If you have some old tires and you don’t know what to do with them, it could turn into a significant hassle looking for options.
We’ve created this handy guide for where to safely and responsibly dispose of your tires for free.
Where Can I Dispose Of Tires For Free?
You can use one of several free online services that checks if there’s a tire recycling center near where you are.
It’s important that you find a recycling center that has specifically set up facilities to handle tires, because they are very different from regular waste.
Make sure you keep an eye out for recycling drives and events that target people in the area with old tires they want to get rid of.
Some places might even have an amnesty drive where they accept a set number of tires to the normal recycling plants.
Tire recyclers start by removing the steel or nylon wires that had been fitted into the rubber for support before cutting the rubber up into thin pieces using a shredder then treating them with chemicals.
After this, the rubber is screened to ensure there aren’t any pieces of wire or other pollutants that could interfere with its future use.
They then clean and package it for purchase by companies that need recycled or reclaimed tire products such as:
- Rubber chips
- Steel wires
- Rubber powder
You should keep in mind that you don’t get any money for taking your tires to a dedicated recycling center but it’s a safe and free way to dispose of old tires so it’s worth the effort.
2. Auto Shops
Most auto shops, including mechanics and tire stores, are able to take your old tires off your hands for free if you’re paying for another service.
When your tires become worn and you feel it’s time to change them, take your car to the shop and ask them if they could keep the old tires when they’re done installing the new ones.
3. Junk Yards
Taking your old tires to a junkyard or salvage lot is a quick and free way to get rid of them because those places are run by people who specialize in getting the most use out of anything that comes through their premises.
4. Sell Them
If you already have your new tires ready so you won’t need to go to the shop where you can leave your old tires and you feel like making some extra cash, you could sell the old tires yourself.
This is what they would do at the junkyard, but you need to make sure that the tires are in working condition.
There’s a strong market for used tires and the option is great for people who are changing out their tires before they reach the end of their regular lifespan.
You can sell them either to a used tire dealer or cut out the middleman and sell them yourself to the end user through a yard/garage sale or through online marketplaces like Craigslist and eBay.
You shouldn’t expect to get a load of cash through this method, but the fact that it nets you any money at all and costs virtually nothing is worth a look.
5. Return To The Manufacturer
Some tire manufacturers have recycling programs in place so you can contact them via call, email or snail mail and ask them if they take them back.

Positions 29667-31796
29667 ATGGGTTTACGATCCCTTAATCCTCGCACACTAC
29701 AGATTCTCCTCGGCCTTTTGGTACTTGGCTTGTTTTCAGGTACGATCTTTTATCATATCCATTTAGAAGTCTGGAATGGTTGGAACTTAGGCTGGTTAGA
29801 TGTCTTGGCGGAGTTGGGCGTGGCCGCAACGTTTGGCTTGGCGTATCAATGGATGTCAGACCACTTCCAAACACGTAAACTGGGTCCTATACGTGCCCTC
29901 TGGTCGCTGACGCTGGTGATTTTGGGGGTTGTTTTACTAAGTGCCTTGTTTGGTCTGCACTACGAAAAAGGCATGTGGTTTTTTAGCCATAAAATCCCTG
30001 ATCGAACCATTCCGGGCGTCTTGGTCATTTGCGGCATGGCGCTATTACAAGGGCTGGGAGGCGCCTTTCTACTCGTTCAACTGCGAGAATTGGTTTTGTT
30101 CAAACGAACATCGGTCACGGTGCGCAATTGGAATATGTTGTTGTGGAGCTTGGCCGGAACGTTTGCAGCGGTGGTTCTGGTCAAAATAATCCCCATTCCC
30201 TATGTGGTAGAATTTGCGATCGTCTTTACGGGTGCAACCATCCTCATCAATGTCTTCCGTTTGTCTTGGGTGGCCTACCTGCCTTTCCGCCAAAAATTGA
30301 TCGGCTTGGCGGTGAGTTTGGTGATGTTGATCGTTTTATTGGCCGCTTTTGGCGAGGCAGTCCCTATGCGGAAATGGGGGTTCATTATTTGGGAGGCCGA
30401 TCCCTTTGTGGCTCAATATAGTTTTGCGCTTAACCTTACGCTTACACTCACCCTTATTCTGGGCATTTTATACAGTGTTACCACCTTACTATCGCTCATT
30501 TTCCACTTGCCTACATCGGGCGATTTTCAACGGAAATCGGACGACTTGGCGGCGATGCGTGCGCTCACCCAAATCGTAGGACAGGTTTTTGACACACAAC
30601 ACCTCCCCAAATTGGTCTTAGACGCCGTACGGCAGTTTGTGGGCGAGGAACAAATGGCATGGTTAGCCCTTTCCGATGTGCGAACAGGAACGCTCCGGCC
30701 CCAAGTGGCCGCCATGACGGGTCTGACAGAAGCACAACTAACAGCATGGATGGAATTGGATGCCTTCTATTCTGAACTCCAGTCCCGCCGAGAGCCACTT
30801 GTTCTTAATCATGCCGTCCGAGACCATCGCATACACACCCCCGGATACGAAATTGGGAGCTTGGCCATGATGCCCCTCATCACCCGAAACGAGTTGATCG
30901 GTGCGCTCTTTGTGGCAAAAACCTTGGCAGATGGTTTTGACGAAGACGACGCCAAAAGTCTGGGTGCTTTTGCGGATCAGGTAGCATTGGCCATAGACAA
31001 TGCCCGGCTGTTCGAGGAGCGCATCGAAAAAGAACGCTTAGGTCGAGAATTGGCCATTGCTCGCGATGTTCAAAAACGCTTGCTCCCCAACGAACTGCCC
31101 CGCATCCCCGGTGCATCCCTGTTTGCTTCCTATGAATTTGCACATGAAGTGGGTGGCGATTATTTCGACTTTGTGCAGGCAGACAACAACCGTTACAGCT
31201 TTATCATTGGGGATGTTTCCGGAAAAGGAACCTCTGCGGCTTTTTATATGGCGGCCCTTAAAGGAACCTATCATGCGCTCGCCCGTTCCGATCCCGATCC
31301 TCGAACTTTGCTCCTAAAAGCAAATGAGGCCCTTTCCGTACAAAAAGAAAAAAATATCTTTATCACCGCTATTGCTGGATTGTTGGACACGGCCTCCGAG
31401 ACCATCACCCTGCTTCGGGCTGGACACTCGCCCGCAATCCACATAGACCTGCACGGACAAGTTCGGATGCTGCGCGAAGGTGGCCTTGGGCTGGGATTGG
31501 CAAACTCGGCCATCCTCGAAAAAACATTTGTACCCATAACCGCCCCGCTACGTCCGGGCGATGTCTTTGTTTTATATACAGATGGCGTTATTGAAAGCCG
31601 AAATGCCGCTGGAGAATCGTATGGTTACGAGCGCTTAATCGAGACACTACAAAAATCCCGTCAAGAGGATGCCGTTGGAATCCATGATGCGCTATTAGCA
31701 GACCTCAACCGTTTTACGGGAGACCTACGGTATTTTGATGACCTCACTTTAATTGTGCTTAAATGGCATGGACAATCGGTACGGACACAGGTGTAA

They could facilitate this by having drop-off set up at their stores or you could ship them to their recycling plants.
Either way, these programs usually don’t charge you for the services.
We know that “dispose of” usually means “get rid of” but if your old tires are stressing you out because you don’t know what to do with them, you should consider repurposing them.
Tires could be used for a variety of purposes that don’t cost much except your attention and a bit of time.
In gardening and landscaping, you could use a segment or whole tire as a planter or shred it to make mulch owing to its insulative properties.
Apart from their popularity in making outdoor swings, tires could also be used in a variety of other ways on kids’ playgrounds.
They can be used to make enclosures, fences, dividers, obstacle courses and more, and they’re a better alternative to metal because rubber could act as a cushion, reducing injuries on the playground.
To know more about tires, you can also read our posts on how are tires recycled, if tire smoke is toxic, and how long do tires burn.
What Can’t You Do With Old Tires?
In some places, it’s illegal to dispose of old tires in ways that are harmful to the environment.
These places will usually have legislation in place that prohibits one from knowingly mixing whole tires with solid waste that is meant to go to a landfill or outright dispose whole tires in a landfill directly.
You should not and in some areas probably cannot dispose of old tires on the curb or leave them in the trash for collection like regular garbage.
This also means that recycling tires is a specialized process so you shouldn’t leave them in the regular recycling bin that you use for items such as plastic bottles.
You should also completely stay away from burning tires in an incinerator like other forms of trash because burning tires are even more of a risk.
They release heavy amounts of black smoke that stays in the air for a long time, and the smoke contains hazardous pollutants like cyanide, sulfur dioxide, carbon monoxide and more, all of which pose a risk for public health and the environment.
Rubber smoke also contains fine particles that are easy to inhale and may cause serious health issues such as acute respiratory illnesses and could even worsen pre existing conditions in vulnerable groups such as children, the elderly and people with pregnancies.
Burning tires are also known to emit substances that can cause cancer.
Leaving old tires out in your own backyard is also a bad idea because water pools inside them and creates a breeding ground for nuisance and disease causing pests such as mosquitoes.
To learn more, you can also see our posts on why tires are black, how long tires burn before, and how tires are recycled.